2018 started out with a trip to Los Angeles in February for a once in a lifetime experience at Rock & Roll Fantasy Camp. Not only did I get to jam with two guys from my all-time favorite band, REO Speedwagon, but I also had the rare opportunity to perform on stage with Night Ranger at The Whisky A Go Go! Joining me that night were Craig Goldy (Dio) and three guys, Bobby, Rik and Tom, who I’d never met before but who quickly became friends and bandmates I’ll never forget.

I’ll let you in on a little secret: all the while I was in L.A preparing for Rock & Roll Fantasy Camp, I was also busily putting the finishing touches on something I think every writer dreams about doing, and in May of this year that dream finally came to fruition with the release of my first novella, “Neapolitan Sky.”

The story about Nica Mitchell’s journey actually began in the Summer of 2017 and took nearly six months to complete. It was a labor of love, pain and constant rewrites and second guesses. When I finally put the pen (or in this case, the lid of the laptop) down, I had the good fortune of having more than a dozen of my friends help me by being test/proof readers and editors. Their input and experience was invaluable in getting the story ready for publication. Following the release of “Neapolitan Sky,” I also had two amazingly successful book signings in Bethlehem and New Hope, PA.

Equally as surreal as the physical book was the release of an Audible version, which was read by one of my favorite artists and actresses, Ashley Watkins. Where I had brought the words of Nica Mitchell and her friends to the page, Ashley literally brought them to life!

But perhaps the biggest, and most exciting, event of the year came just a few weeks ago with the release of my first two interviews in the pages of Guitar World magazine. As a guitarist, I’ve been absorbing this magazine like religion every month since 1985. It’s a bible for any aspiring guitarist. Having already been blessed (religion – bible – blessed, get it?) to write for the website for nearly six years, getting the opportunity to contribute content to the physical magazine was another dream come true. When you open the magazine and see your name printed on the page right next to some of your guitar heroes its not only poweful, it’s humbling. Moreover, it’s proof that hard work, networking and kindness pays off.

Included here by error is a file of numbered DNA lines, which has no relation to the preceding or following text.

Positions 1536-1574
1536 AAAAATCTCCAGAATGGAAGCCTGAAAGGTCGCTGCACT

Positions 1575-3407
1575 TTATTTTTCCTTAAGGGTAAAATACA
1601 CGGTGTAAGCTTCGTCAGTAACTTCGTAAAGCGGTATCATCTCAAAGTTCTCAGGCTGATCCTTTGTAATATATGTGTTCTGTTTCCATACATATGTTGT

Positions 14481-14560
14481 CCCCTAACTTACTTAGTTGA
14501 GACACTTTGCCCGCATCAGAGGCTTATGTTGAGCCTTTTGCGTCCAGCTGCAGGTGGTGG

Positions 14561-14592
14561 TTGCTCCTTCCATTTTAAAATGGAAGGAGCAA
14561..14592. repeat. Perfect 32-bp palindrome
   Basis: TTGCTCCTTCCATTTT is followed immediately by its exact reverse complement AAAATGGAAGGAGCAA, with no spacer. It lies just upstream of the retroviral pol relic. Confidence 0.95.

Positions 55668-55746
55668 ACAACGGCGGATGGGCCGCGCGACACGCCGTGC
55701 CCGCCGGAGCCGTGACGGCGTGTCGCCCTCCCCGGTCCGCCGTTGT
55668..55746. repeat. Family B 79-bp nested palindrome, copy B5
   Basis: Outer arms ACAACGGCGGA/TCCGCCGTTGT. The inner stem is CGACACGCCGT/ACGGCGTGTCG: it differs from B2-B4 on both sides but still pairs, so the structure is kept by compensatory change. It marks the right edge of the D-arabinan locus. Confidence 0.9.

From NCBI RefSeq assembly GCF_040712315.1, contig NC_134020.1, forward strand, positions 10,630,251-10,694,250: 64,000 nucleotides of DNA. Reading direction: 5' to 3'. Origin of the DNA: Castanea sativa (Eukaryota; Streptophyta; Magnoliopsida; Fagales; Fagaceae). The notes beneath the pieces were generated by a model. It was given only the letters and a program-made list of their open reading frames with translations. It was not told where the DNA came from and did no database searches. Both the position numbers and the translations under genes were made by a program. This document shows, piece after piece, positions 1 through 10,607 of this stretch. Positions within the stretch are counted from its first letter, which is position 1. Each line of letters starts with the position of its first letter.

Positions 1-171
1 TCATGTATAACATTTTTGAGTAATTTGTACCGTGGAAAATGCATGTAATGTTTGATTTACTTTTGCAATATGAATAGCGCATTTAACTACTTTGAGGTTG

Next year will mark another major milestone as I’ll be turning fifty years old. But as I look to that day with both fear and wonder I’m reminded that each and every day is part of the journey. Collectively, I look back on these last seven years and can’t believe some of the things I’ve accomplished. I’ve met so many amazingly talented people along the way. Not just actors, musicians, artists and filmmakers. In many cases, these are people who’ve become dear friends to me. Friends I’m proud to have in my life and ones who inspire me to do better.

Here it is in a nutshell: Since 2011, I’ve done nearly 2,000 interviews and articles, released three children’s books with one of my dearest friends, wrote my first novel, and have rounded out 2018 with two interviews published in the pages of Guitar World magazine. Even with all of that it still feels like I’m just getting started. There’s so much more to do, and I can’t wait to get started. As a preview, I already have an interview on deck with Def Leppard, who will be inducted into The Rock & Roll Hall of Fame in 2019. I’m also halfway through my new book, a prequel to “Neapolitan Sky” that’s set in the year 1986!